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New Clinic Treats Rare Neurological Disorder

Individuals with neurofibromatosis type 2 (NF2) can now benefit from the Midwest’s only program specializing in the clinical care of children and adults with NF2—a genetic disorder that affects one in 40,000 individuals worldwide. The NF2 Clinical Program is a joint project of Barnes-Jewish Hospital, the Siteman Cancer Center and the Washington University NF Center.

Individuals with NF2 develop tumors in the cranial nervous system. Because the tumors grow slowly, they may be present for many years before causing symptoms. One of the most frustrating aspects of NF2 is its variation among individuals, even in members of the same family. In general, most individuals with NF2 experience their first symptoms —hearing loss, ringing in the ears (tinnitus) and balance problems— during the late teenage years or early 20s.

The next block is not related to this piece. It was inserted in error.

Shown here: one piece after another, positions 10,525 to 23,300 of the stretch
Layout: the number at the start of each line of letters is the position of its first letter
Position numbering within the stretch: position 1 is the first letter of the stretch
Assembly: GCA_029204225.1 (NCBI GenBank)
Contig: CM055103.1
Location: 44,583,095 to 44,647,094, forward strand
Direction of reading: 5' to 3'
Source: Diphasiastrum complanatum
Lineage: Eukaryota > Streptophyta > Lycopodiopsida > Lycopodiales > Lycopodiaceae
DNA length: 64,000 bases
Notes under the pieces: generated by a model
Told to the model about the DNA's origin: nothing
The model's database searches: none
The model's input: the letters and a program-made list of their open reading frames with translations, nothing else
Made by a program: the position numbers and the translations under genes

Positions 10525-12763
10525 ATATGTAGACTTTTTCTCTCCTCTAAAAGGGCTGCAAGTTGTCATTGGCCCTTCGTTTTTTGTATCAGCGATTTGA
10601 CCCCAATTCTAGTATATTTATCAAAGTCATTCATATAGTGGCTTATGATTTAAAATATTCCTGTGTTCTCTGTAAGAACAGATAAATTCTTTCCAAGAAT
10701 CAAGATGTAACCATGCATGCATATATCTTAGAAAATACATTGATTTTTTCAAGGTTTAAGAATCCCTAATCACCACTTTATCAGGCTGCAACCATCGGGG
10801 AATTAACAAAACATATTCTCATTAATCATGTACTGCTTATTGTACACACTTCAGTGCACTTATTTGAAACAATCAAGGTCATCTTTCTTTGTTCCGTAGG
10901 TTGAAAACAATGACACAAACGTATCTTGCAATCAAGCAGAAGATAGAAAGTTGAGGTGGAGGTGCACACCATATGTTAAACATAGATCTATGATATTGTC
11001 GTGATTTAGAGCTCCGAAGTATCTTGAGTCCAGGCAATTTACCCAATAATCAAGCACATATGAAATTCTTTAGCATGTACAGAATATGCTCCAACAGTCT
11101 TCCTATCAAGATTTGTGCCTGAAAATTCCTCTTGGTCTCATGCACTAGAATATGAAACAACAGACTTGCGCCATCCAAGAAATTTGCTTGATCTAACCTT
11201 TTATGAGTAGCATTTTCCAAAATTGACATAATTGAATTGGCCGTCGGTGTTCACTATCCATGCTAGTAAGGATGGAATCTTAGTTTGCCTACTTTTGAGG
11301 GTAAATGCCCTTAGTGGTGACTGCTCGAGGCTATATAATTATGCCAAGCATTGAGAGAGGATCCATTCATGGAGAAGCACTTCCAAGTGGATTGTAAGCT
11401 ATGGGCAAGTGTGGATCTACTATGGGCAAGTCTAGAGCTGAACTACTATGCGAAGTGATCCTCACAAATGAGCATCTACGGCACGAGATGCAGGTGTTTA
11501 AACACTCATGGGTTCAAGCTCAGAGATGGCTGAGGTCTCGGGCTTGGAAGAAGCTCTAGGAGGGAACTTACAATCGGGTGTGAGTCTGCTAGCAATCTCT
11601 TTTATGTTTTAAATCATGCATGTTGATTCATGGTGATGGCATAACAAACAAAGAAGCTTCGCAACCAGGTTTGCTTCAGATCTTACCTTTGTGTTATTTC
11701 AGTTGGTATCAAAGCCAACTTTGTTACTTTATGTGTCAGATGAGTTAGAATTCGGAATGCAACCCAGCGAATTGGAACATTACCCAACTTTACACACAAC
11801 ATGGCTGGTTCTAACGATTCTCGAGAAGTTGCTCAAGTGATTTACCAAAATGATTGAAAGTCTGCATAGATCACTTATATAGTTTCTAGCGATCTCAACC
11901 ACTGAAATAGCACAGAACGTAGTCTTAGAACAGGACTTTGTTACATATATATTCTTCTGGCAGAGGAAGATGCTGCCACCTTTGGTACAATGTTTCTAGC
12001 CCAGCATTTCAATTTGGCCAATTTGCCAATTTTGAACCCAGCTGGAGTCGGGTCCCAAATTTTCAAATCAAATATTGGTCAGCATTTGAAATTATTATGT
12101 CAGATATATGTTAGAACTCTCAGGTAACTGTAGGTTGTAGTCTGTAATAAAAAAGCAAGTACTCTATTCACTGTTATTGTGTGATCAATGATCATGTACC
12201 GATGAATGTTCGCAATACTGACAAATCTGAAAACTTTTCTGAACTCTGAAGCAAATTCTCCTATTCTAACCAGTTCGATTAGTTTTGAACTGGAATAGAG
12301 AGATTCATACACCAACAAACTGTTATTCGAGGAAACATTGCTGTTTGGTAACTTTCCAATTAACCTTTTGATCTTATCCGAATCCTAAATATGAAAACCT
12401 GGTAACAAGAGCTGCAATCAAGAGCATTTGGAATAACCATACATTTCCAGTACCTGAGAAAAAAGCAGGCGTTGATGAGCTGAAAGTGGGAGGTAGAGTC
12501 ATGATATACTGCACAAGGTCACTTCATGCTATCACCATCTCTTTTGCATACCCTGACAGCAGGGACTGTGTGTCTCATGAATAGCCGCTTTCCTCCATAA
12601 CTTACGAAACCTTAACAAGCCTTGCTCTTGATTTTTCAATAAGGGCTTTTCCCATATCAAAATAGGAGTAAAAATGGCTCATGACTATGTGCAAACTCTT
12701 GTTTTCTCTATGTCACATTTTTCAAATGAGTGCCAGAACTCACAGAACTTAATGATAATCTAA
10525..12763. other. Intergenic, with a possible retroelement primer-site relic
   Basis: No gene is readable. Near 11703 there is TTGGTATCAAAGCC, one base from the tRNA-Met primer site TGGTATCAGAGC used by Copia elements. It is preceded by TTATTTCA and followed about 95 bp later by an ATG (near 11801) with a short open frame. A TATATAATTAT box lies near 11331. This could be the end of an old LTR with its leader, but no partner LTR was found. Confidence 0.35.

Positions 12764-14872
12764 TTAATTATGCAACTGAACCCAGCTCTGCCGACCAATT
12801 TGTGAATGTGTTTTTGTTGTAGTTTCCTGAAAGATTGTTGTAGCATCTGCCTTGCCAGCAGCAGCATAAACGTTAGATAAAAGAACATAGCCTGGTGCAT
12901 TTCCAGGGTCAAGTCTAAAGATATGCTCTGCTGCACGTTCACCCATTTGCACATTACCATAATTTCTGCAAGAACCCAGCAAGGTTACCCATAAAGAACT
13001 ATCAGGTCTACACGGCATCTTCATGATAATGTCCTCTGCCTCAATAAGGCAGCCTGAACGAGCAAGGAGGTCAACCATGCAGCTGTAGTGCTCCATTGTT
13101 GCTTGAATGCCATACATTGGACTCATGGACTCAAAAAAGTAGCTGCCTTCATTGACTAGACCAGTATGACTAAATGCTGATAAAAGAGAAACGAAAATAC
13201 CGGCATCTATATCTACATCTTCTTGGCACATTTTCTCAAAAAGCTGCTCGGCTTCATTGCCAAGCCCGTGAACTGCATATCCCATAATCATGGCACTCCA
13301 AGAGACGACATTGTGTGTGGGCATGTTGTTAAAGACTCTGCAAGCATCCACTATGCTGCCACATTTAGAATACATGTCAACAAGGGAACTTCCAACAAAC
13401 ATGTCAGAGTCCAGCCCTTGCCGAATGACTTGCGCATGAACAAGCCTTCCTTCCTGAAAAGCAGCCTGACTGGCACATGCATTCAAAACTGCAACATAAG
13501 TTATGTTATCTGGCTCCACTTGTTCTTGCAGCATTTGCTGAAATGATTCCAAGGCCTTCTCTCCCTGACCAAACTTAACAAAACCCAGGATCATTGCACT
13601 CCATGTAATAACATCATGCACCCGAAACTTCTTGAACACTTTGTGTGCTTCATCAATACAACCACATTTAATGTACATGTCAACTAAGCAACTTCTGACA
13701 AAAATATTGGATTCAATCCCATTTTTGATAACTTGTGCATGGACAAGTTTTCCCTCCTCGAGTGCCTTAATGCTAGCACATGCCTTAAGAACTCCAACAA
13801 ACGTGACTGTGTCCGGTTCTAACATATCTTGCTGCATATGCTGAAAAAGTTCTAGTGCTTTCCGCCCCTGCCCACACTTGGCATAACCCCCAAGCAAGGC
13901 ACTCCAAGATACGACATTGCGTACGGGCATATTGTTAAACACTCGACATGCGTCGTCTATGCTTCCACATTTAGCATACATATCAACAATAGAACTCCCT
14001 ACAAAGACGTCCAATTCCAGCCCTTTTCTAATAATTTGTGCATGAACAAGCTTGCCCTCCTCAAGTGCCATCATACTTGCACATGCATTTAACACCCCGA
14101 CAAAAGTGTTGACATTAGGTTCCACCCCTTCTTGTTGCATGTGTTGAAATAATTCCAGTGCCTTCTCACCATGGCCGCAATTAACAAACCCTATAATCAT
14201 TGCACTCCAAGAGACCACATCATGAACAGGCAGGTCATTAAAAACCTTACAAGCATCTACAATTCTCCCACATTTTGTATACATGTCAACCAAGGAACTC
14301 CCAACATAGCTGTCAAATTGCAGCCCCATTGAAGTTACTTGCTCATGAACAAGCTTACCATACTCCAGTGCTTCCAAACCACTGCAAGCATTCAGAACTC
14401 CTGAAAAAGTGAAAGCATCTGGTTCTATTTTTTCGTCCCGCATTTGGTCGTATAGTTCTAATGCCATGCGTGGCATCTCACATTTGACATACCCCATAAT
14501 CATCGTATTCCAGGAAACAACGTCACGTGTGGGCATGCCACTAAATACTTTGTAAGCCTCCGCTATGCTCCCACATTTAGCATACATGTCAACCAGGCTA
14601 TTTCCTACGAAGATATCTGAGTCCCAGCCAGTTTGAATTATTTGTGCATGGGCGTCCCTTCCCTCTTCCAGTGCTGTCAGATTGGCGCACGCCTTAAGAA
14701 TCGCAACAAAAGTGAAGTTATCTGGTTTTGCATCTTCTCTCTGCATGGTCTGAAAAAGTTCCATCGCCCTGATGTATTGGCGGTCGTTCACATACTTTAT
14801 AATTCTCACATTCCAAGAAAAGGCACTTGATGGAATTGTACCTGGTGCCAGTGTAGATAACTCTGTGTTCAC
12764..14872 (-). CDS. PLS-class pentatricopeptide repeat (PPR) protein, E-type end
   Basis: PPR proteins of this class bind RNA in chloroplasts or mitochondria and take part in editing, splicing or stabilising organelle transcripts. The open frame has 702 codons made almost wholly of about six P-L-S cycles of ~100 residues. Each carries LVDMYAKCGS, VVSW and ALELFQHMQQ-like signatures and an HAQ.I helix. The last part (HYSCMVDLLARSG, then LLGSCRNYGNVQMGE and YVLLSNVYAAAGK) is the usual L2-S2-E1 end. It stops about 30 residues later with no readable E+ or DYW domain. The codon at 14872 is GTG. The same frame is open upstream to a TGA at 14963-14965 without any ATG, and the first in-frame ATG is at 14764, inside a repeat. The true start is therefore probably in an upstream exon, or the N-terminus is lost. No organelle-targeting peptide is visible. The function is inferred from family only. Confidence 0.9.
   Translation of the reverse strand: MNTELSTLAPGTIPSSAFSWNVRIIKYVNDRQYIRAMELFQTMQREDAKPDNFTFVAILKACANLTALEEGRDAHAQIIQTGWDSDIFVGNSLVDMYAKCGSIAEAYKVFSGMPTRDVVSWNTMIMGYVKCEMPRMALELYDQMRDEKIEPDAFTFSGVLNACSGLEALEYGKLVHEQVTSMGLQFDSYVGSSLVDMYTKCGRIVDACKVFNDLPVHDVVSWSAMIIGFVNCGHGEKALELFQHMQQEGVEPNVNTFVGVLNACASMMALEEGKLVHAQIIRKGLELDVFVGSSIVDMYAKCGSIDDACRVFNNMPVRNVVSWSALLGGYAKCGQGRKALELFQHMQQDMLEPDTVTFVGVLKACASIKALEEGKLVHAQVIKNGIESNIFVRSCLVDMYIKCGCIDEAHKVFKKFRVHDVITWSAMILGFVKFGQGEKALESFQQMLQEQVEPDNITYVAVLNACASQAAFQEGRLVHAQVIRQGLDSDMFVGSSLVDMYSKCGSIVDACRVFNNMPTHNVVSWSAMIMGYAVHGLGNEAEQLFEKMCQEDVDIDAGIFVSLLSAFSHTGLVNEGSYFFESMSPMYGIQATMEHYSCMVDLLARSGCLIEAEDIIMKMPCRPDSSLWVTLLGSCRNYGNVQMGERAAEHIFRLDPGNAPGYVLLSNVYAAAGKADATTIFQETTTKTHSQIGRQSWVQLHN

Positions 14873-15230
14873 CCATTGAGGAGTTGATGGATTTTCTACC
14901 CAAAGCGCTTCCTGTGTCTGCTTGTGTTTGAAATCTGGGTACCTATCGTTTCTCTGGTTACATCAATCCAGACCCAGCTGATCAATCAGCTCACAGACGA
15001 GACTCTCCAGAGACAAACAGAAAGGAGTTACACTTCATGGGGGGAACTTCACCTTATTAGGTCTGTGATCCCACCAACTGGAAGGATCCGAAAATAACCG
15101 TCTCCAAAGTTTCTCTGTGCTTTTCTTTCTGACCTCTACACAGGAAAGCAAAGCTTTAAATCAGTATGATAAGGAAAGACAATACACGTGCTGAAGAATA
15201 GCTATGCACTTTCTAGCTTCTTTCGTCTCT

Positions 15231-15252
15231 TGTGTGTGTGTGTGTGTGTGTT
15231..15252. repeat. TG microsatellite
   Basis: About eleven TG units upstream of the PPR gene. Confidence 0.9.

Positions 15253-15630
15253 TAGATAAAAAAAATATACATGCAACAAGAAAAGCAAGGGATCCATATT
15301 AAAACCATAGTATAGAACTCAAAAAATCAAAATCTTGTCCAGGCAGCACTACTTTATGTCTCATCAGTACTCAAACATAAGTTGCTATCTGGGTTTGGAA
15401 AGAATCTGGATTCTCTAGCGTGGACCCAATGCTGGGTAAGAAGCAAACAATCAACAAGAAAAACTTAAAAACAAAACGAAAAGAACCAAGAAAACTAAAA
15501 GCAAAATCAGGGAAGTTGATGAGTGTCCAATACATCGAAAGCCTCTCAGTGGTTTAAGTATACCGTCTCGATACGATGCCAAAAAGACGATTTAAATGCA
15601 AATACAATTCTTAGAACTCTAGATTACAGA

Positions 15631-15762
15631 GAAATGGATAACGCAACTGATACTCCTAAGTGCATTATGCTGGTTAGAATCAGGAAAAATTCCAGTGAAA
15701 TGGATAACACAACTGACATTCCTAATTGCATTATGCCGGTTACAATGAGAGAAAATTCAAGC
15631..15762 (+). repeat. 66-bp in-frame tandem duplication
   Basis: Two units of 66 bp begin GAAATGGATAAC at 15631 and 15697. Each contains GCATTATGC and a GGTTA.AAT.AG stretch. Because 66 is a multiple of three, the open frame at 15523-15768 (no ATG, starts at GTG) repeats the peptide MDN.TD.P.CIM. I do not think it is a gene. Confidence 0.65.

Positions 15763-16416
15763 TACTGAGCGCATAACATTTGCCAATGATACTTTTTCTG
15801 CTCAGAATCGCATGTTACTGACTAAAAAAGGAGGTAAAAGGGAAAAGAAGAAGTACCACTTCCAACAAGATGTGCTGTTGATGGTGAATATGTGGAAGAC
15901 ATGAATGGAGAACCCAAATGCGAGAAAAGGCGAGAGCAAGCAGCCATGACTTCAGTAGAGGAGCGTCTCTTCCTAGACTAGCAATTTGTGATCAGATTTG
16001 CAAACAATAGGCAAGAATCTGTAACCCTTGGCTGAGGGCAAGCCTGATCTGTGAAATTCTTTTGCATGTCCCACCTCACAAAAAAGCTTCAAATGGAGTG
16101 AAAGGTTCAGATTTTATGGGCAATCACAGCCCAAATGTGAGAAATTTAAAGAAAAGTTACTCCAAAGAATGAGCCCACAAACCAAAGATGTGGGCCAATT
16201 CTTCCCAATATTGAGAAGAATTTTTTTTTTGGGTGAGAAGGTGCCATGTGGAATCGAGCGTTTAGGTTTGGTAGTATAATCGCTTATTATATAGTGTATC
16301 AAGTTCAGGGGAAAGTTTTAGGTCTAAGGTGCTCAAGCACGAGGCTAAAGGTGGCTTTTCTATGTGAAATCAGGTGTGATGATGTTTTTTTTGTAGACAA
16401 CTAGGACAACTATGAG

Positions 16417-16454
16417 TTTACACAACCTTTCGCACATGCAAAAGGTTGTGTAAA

The NF2 Clinical Program is co-directed by Washington University neurosurgeon Michael Chicoine, MD, and Washington University otolaryngologist Timothy Hullar, MD. Their collective experience in treating large numbers of patients with this uncommon disease stimulated the assembly of a dedicated, multidisciplinary group of physicians and other health care professionals to coordinate patient assessment and treatment using a comprehensive approach.

Neurofibromatosis Type II NF2

Neurofibromatosis Type II (NF2) is a hereditary disease that creates tumors on a patient's nerves affecting hearing and balance. Find out more about NF2 and treatments for the disease in this "Cancer Connection" podcast with Michael Chicoine, MD, Washington University neurosurgeon at Barnes-Jewish Hospital.

 
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